The resettled were usually deported to regions far away, often to poorer and sometimes unacceptable living conditions. Many became homesick and struggled to come to terms with their sense of uprooting and the loneliness among new neighbours. Some, far from home, took their lives; but for that there are no statistics. The people in new locations remained under Stasi surveillance, and rumours were often circulated that their resettlement had somehow been due to criminal offences. They remained outsiders, the ‘washed ashore’ as a contemporary witness put it.
The second major resettlement campaign, Operation Consolidation, took place once the Berlin Wall had gone up and the German-German border was extended like a fortification from the Baltic Sea to Czechoslovakia. In the individual districts efforts were made to give the operation a more poetic name: in Magdeburg District, it was ‘Operation New Life’, and in Karl-Marx-Stadt District ‘Operation Fresh Air’. Between 1952 and 1961 a total of eleven thousand people were forcibly resettled; around three thousand people escaped deportation and fled to the West.
Farms that were difficult to put under surveillance were left vacant and became dilapidated. But their desolate state made a bad impression on the enemy; plus they also obstructed the line of fire and represented danger spots by providing fugitives with a place to hide. And so, one by one, the villages, farms, hamlets, and individual farmsteads were razed to the ground. In the course of our research we found one hundred such Wüstungen, but there are bound to be more. The Stasi files show the resilience with which some people chose to stay. Almost to the very end. The final village clearance operations took place in the late 1980s.
In these now barren locations people had once lived; there had been life there, the ebb and flow of life marked by the course of time. Many of these places have a history that goes back almost a thousand years. It was their misfortunate that, for forty years, they were simply in the wrong place. Today, there is plenty of vegetation there, and in some places you find yourself right in the middle of a forest. The Wüstungen are now situated in the Green Belt, Germany’s largest continuous nature reserve. Nature, then, has reclaimed these settlement areas.
The GDR leadership had managed to clear these sites, first through enforcement, later through promises. In the 1980s there were even some inhabitants who moved away voluntarily. Life in the border area had become ever more regimented and difficult; it could take weeks for a tradesman to get a pass in order to come and repair a leaking water pipe. The surveillance was total and continuous, and it certainly was no easy life living in an atmosphere of constant mistrust. There were unannounced checks to make sure no ladders had been left out in the open and that all sheds were locked. Visits from friends or relatives who lived outside the border area were extremely rare, and anyone who spotted a stranger was required to report them. In the village of Erlebach, which according to our research was the last to be razed, namely in 1988, the resettled themselves removed the tiles from their roofs so they could re-use these scarce building materials on their new houses.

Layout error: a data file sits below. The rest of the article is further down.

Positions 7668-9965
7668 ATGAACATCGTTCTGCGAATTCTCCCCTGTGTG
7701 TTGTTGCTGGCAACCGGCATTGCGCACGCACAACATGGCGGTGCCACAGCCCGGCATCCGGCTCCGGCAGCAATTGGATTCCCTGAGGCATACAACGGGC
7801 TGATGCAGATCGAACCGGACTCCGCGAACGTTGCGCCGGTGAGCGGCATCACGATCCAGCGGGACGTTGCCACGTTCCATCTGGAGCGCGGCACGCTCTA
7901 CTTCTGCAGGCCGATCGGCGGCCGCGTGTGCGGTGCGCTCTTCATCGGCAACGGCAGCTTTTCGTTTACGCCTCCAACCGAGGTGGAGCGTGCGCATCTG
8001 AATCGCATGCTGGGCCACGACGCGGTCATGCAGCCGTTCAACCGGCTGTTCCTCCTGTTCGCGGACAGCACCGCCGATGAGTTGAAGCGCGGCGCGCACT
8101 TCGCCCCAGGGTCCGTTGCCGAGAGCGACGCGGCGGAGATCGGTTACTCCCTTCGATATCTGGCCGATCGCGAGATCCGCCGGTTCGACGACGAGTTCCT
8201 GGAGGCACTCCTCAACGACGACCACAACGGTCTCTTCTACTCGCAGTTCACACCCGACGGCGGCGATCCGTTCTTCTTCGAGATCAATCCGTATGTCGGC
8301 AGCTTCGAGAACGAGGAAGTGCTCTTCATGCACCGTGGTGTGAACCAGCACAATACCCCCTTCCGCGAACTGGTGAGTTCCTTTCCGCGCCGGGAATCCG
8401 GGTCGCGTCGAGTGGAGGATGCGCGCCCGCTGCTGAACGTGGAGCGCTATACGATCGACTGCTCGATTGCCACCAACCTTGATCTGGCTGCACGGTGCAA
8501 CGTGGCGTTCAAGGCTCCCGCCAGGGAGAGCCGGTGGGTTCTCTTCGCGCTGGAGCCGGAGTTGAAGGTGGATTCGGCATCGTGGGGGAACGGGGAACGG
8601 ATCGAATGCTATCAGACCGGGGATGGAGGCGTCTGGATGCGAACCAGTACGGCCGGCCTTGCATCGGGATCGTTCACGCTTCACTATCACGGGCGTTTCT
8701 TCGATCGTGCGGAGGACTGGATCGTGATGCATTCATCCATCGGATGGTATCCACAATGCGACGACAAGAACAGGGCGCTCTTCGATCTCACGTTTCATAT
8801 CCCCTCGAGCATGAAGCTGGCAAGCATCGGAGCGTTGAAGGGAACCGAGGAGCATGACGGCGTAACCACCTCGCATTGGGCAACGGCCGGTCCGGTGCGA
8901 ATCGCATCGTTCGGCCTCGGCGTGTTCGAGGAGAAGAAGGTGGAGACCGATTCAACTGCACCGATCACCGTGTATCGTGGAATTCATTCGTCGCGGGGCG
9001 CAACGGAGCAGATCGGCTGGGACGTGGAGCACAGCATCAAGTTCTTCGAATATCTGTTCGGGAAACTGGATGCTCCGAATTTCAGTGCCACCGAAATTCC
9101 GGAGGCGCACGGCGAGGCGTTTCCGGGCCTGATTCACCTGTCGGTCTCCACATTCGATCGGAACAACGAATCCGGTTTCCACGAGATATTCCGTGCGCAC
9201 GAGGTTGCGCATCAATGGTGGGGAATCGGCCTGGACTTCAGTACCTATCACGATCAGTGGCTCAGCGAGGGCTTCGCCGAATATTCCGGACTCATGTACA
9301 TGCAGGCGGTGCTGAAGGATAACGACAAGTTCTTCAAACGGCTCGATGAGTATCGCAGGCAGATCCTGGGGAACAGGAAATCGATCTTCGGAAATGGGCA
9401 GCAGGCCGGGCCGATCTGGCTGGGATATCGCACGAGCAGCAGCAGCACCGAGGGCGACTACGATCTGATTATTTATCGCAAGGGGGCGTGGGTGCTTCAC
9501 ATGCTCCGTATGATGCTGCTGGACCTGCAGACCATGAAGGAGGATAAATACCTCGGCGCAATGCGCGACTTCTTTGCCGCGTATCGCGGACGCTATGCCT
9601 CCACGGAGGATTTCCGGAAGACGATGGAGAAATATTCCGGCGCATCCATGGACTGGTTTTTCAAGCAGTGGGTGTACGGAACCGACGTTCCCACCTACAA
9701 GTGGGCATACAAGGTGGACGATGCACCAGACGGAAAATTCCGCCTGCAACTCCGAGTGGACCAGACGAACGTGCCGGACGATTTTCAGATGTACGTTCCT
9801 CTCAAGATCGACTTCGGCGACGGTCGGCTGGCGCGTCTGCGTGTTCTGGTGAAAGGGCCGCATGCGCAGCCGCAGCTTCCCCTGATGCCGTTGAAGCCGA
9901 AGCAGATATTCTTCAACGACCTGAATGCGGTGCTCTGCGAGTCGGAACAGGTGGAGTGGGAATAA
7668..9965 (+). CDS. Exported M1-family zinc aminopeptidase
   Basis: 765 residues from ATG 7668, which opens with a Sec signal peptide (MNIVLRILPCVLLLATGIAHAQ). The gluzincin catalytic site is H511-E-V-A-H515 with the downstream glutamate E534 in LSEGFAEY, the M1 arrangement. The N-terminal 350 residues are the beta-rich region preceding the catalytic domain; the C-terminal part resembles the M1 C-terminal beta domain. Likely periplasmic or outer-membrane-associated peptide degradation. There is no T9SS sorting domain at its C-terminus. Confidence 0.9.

Time and time again the border was successfully breached, even though most attempts were foiled. No effort or expense was too great for the ‘anti-Fascist rampart’. It was meticulously planned, drawn, built, expanded, and mined, mines which later had to be cleared again. It was straightened, re-fenced, equipped with durable concrete towers, fitted with refined signal wires, equipped with devastating spring-guns, guarded by new military personnel every spring and autumn, fitted with dog runs, re-raked time and again, and doused with weed killer. Together with the Berlin Wall, the inner-German border was 1,539 km long. Stretching out behind the immediate border fortifications was a 500 m wide protective strip with watch towers, earth bunkers, spotlights, and dog runs. Adjoining it was the exclusion zone, usually some five kilometres deep, which could only be accessed with a pass. It could be said that the border fortifications were not just the largest building project of all time on German soil, but also that they remained unrivalled in their perfection.
And after forty years this vast complex came to share the fate of the Wüstungen. Starting in November 1989 it was razed to the ground in no time at all.